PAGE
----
On Tuesday, Amazon unveiled its latest healthcare offering, RxPass, which will deliver generic prescription drugs to Prime members who pay an additional flat $5 monthly surcharge. The service, which currently covers 53 medications for common conditions, requires consumers to pay out-of-pocket rather than through insurance, but does not limit the number of drugs a subscriber can receive for the flat monthly fee.
RxPass is not yet able to ship medications to eight states, including (notably) California, Texas, and Pennsylvania.
The Gist:Paying $60 a year to avoid the hassle of going to a pharmacy or dealing with another mail-order delivery program will be a very attractive offer for many of the 168M US-based Amazon Prime subscribers, as much for the convenience as for the potential cost savings.
But the concept isn’t novel. Case in point: Walmart continues to offer its $4 generic drug program, launched in 2006. Given that the average Prime member is 37 years old, Amazon’s flat-fee service offering will target a younger demographic with fewer medication needs—and complement the service offered by PillPack, acquired in 2018, which is built for older customers on multiple medications. An evolutionary, not revolutionary, step in Amazon’s ongoing moves into healthcare.
Budget retailer Dollar General announced this week that it’s partnering with mobile medical service provider DocGo to deliver routine primary care in mobile clinics outside three stores near its Goodlettsville, TN headquarters.
The mobile clinics will accept public and select commercial insurance plans, as well as offer services for a flat fee. It’s the latest step in Dollar General’s tentative exploration of healthcare, which includes a partnership with Babylon Health to offer telehealth visits in several Missouri stores, and the DG Wellbeing initiative, which has placed basic health and wellness products in roughly 3,200 of its 19,000 stores nationwide.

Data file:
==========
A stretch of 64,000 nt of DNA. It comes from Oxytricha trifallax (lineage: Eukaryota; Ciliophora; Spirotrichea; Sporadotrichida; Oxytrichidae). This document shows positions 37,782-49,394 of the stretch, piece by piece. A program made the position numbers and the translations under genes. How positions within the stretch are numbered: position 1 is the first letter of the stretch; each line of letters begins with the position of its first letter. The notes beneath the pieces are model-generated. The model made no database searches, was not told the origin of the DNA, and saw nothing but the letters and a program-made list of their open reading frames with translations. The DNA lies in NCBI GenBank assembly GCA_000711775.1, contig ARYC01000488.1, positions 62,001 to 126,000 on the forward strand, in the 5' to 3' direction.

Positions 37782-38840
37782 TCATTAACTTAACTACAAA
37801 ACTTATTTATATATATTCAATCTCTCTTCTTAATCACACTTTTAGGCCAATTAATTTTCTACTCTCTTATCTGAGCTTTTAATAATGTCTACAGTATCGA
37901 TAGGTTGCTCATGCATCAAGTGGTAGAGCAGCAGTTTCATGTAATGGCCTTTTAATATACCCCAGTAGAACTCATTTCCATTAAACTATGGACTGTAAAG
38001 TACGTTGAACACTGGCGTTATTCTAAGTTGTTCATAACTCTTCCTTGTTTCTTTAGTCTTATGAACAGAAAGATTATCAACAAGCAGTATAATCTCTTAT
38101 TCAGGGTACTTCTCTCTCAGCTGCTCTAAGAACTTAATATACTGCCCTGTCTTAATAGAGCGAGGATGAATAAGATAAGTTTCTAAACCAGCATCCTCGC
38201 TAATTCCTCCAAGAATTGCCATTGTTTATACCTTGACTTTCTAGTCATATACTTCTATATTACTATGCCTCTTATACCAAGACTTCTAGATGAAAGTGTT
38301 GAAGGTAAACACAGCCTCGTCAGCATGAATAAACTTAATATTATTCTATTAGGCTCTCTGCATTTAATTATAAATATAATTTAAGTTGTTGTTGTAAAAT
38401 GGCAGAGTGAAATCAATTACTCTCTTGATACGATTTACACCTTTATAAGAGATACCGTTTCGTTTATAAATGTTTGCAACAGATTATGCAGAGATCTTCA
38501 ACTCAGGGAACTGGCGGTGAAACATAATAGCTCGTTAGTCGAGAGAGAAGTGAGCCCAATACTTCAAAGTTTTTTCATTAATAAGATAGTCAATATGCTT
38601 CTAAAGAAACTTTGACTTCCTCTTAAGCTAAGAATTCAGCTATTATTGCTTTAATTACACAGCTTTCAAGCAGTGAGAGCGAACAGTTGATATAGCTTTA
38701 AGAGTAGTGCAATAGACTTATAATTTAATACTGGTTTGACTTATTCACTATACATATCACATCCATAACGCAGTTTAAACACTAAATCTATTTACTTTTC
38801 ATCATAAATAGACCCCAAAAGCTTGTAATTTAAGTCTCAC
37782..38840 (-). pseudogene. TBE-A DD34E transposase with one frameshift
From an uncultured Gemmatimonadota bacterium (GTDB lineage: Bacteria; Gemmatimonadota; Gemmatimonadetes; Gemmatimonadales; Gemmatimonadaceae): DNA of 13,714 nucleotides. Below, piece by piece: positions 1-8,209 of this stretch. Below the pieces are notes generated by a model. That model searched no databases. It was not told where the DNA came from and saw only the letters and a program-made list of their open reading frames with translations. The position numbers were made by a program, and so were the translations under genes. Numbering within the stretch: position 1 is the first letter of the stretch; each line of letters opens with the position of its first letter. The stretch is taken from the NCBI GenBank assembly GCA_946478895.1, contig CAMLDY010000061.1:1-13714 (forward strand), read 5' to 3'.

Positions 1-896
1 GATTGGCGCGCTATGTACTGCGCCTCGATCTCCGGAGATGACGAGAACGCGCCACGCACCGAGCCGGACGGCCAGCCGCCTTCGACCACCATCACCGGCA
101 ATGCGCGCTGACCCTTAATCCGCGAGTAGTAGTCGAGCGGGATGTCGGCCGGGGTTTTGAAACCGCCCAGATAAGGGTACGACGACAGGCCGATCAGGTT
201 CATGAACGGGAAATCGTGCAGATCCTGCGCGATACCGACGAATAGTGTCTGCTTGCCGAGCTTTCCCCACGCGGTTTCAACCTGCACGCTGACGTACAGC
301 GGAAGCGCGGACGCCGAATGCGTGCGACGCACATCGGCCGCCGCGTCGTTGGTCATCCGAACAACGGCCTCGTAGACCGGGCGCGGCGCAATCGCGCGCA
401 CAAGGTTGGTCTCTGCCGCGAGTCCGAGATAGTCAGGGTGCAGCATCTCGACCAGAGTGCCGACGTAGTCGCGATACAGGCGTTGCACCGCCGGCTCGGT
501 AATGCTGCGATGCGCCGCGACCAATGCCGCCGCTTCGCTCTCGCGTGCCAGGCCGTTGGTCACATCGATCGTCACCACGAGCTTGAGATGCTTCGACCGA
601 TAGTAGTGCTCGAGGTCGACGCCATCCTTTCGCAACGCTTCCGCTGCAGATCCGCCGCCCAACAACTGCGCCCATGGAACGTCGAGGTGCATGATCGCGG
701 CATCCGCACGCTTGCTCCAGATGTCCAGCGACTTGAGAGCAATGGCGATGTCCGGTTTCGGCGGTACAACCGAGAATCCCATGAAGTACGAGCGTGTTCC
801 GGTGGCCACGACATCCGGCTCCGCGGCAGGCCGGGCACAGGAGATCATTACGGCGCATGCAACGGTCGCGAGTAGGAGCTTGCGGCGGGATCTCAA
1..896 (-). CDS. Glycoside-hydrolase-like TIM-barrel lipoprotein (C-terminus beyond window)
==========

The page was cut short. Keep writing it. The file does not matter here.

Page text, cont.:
The Gist: With an unmatched footprint in rural areas (an estimated 75 percent of the US population lives within five miles of one of its stores) Dollar General has the capacity to transform rural healthcare access.
Rather going head-to-head with other national retailers who are quickly expanding into healthcare delivery, Dollar General has so far taken a measured approach, aiming to develop workable services that improve rural healthcare access at the margins.
Since it hired a chief medical officer in 2021, it has dabbled in small care delivery pilots like this one, but one of these pilots will need to succeed at scale for Dollar General to enter the ranks of serious retail disruptors.
On Monday, Indiana-based Elevance Health, formerly known as Anthem, announced it has signed a deal to add Blue Cross Blue Shield of Louisiana (BCBSLA) to its network of Blues plans for an undisclosed sum. BCBSLA covers two-thirds of the state’s commercial insurance market, and has partnered with Elevance for five years to serve Louisiana’s dual-eligible population.
Elevance will operate BCBS plans in 15 states and cover 49M beneficiaries should the acquisition go through, though the move faces regulatory obstacles around folding nonprofit BCBSLA into its for-profit business.
The Gist:This deal is a harbinger for similar combinations to come. We’ve long been expecting more roll-ups of state- and regional-level plans as they struggle to compete with the for-profit national giants.
Standalone regional plans often lack the scale to diversify their businesses and emulate the successful strategic playbooks of national insurers like UnitedHealth Group and Humana, which have rapidly expanded into the more profitable areas of care provision, provider support services, and pharmacy benefit management.
State-level Blues plans have long been dominant in the PPO-driven commercial market, but have experienced mixed success in expanding into Medicare Advantage and other segments. If these mid-sized insurance players find they can’t compete alone, it won’t bode well for the cohort of much smaller “insurtech” startups.
As hospitals and health system leaders continue to grapple with persistently high nursing vacancy rates and severe staffing challenges, and face growing pressure to cut costs, we’re beginning to hear serious—if paradoxical—consideration being given to sharpening the axe, with an eye on a long-standing sacred cow: “Magnet” status.
For years, leading systems have invested significant time and resources to earn Magnet status, a designation of nursing quality granted by the American Nursing Association through its American Nurses’ Credentialing Center. Applying for—and then renewing—the designation can cost millions of dollars and involve significant process changes and staff time. In return, participants can market themselves as “Magnet hospitals”, presumably garnering additional patient business and giving them a leg up in recruiting high-quality nurses. At a time of severe nursing shortage, you might expect interest in earning or maintaining Magnet status to be spiking.